New! A Student’s Guide to Solar and Lunar Eclipses Hat tip to Amelia
Guide to Backyard Astronomy Hat tip to James Morgan (UK)
Home Science: Backyard Astronomy Basics Hat tip to Lucas.
A commercial site with a great astronomy link page. Hat tip to Celeste Hall.
Educational Guide to the Solar System recommended by the kids at Summer Science Camp in Seattle
Learning about space is fun at spaceplace.nasa.gov
Mrs McVey's Class recommends Planetary Guide to Outer Space
Lets go stargazing - from Sky and Telescope Magazine
This Week's Sky at a Glance - from Sky and Telescope magazine
Jet Propulsion Laboratory's Space Calendar contains space mission and observing events.
NASA’s SKYCAL (Calendar of Sun, Moon and planetary events in tabular or calendar form for a month or year)
Students for the Exploration and Development of Space (SEDS)
SEDS Messier Database - Descriptions and images of the 100+ Messier objects (star clusters, nebulae, and galaxies). These are among the brightest in the sky for binoculars or small telescope.
US Naval Observatory: Calculates sunrise, sunset, moonrise, moonset, civil twilight and moon's phases for locations in the US,
Jack Horkheimer: Star Gazer Jack may have passed on to that big star cluster in the sky, but his crew keeps on looking up.
SpaceWeather.com. Sunspots, aurorae and more
Gary W. Kronk's great web site on Comets
International Meteor Organization Calendars. They have them also in PDF formats for printing.
The Constellations and Their Stars page (University of Wisconsin - Madison)
Bad Astronomy: Here's a site which reviews the astronomical and other science errors in television programs and reporting in general. It would be funny, if it weren't true.
StarChild - A learning center for young astronomers
Astronomical Almanac Online: U. S. Nautical Almanac Office, United States Naval Observatory (USNO), in the United States and Her Majesty's Nautical Almanac Office (HMNAO), United Kingdom Hydrographic Office (UKHO), in the United Kingdom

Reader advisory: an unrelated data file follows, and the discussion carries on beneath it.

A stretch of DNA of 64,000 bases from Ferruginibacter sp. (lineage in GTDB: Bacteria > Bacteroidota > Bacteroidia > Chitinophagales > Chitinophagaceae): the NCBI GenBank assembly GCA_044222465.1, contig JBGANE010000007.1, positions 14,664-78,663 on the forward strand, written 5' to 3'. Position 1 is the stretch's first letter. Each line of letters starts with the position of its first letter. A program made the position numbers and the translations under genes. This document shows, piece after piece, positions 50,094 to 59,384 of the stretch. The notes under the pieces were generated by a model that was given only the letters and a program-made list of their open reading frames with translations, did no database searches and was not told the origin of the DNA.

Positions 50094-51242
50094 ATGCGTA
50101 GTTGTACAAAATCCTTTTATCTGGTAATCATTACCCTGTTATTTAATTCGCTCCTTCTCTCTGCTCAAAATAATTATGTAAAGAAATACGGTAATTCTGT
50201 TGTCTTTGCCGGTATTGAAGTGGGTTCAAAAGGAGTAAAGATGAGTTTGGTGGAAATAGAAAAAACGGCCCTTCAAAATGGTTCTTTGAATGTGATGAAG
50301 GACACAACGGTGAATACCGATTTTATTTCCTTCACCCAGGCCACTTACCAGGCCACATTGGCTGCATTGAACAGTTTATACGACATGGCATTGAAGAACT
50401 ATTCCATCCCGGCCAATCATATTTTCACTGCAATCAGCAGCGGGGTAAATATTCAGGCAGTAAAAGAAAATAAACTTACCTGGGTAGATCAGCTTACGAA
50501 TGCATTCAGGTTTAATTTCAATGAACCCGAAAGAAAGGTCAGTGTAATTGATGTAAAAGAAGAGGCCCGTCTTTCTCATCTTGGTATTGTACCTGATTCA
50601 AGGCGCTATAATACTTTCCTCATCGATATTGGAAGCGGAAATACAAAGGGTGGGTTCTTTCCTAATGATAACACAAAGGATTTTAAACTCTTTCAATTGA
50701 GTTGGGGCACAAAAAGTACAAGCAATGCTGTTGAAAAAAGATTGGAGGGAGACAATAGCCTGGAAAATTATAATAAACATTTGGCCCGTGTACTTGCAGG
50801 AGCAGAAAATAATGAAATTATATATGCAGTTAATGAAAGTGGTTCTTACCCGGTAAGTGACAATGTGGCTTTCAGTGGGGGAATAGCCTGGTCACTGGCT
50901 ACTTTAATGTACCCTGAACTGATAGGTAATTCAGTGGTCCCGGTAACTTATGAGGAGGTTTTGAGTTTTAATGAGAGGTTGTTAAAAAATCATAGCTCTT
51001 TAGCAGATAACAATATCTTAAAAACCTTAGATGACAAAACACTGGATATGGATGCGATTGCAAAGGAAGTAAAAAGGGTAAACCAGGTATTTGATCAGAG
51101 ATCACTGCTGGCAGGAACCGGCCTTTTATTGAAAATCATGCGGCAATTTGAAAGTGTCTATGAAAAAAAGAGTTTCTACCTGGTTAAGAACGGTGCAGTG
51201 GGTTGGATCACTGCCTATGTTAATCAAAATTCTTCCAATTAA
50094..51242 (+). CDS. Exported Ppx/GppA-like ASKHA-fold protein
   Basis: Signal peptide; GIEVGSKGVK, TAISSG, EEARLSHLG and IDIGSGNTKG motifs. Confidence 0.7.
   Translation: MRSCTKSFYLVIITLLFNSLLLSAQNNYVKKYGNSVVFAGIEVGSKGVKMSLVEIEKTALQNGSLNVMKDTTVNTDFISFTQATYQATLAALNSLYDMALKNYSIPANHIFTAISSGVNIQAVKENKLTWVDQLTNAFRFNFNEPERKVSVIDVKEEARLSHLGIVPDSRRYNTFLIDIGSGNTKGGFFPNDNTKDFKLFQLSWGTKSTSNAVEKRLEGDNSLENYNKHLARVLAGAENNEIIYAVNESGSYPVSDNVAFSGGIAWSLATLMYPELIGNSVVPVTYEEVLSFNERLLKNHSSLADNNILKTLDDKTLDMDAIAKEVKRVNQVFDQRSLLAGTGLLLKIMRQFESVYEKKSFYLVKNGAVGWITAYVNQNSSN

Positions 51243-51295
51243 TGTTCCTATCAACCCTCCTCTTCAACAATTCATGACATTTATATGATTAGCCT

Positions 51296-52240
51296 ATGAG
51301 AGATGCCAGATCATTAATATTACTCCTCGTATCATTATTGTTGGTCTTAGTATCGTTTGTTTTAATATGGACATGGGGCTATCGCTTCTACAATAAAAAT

The International Astronomical Union's Central Bureau for Astronomical Telegrams. The official source for late breaking astronomical discoveries.
International Astronomical Union IAU: Minor Planet Center
Today's Space Weather - from NOAA
Current Solar Images in all wavelengths - from NASA
Michigan State University's Abrams Planetarium
The Planetary Society: News, views pictures and other resources about planetary exploration and Seti.
Northwestern Michigan College's Rogers Observatory
Mauna Kea Observatories - Hawai'i
These are companies I've purchased from and have been satisfied with. There is no other endorsement other than that.
Enerdyne – In Suttons Bay,a local source for telescopes and other astronomical and science items
Willmann-Bell, Inc - Source for astronomical books and atlases
Edmund Scientific - telescopes, binoculars and lots of other stuff
Stellarium – a great realistic planetarium program which is easy to use! “Stellarium is a free open source planetarium for your computer. It shows a realistic sky in 3D, just like what you see with the naked eye, binoculars or a telescope. It is being used in planetarium projectors. Just set your coordinates and go.” For Windows, Mac OS X and Linux.
Cartes duCiel – (Sky Charts) not as beautiful as Stellarium but a very robust star chart program with stars down to 12th magnitude and the ability to download hundreds of asteroid and comet orbits. I find this is better on a laptop than star charts at the telescope. Lots of star and object catalogs are available for it. It can supposedly drive a telescope, but I haven't tried it.
Celestia - “... space simulation that lets you explore our universe in three dimensions. Celestia runs on Windows, Linux, and Mac OS X. ”
Virtual Moon Atlas – This is the ultimate reference for studying the moon. “Used in several books, magazines, observatories, universities and Web sites. Used in Chandrayaan 1 lunar mission preparation. Recommended by the European Space Agency (ESA) and the French Ministry of National Education ” For Windows, Mac OS X and Linux.
Microsoft WorldWide Telescope - “WorldWide Telescope (WWT) enables your computer to function as a virtual telescope, bringing together imagery from the best ground and space-based telescopes in the world. Experience narrated guided tours from astronomers and educators featuring interesting places in the sky. ” A client can be downloaded for Windows or a Web client can be used for Mac.
Google Earth – (Contains also Google Moon, Google Mars and Google Sky) Roam these as easily as you can roam Google Earth.
Ephemeris Home Page
Ephemeris Star Charts and observing notes
The Bright Planets this month
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